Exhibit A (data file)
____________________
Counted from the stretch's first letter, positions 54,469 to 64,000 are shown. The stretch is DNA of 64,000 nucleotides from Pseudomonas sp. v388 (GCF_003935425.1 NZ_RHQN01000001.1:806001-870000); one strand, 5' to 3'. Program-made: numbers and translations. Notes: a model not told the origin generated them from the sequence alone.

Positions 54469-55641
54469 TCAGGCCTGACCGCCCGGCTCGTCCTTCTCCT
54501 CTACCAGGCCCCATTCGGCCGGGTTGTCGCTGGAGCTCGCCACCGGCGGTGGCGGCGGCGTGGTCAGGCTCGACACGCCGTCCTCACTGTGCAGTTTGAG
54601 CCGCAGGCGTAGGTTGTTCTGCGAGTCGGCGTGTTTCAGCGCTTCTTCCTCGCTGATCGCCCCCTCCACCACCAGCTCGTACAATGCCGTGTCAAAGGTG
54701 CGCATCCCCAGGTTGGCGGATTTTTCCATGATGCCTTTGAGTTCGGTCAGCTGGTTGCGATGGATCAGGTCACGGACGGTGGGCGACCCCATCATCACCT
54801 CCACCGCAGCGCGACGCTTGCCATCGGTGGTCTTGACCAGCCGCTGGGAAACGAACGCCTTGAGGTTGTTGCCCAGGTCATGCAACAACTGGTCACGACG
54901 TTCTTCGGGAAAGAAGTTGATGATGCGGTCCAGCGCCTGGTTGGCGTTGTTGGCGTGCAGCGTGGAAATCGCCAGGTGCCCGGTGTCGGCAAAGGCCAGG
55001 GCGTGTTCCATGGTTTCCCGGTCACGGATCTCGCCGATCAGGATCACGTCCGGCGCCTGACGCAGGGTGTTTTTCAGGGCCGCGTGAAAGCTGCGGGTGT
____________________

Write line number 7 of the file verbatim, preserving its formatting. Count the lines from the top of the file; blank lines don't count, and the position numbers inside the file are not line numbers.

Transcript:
54801 CCACCGCAGCGCGACGCTTGCCATCGGTGGTCTTGACCAGCCGCTGGGAAACGAACGCCTTGAGGTTGTTGCCCAGGTCATGCAACAACTGGTCACGACG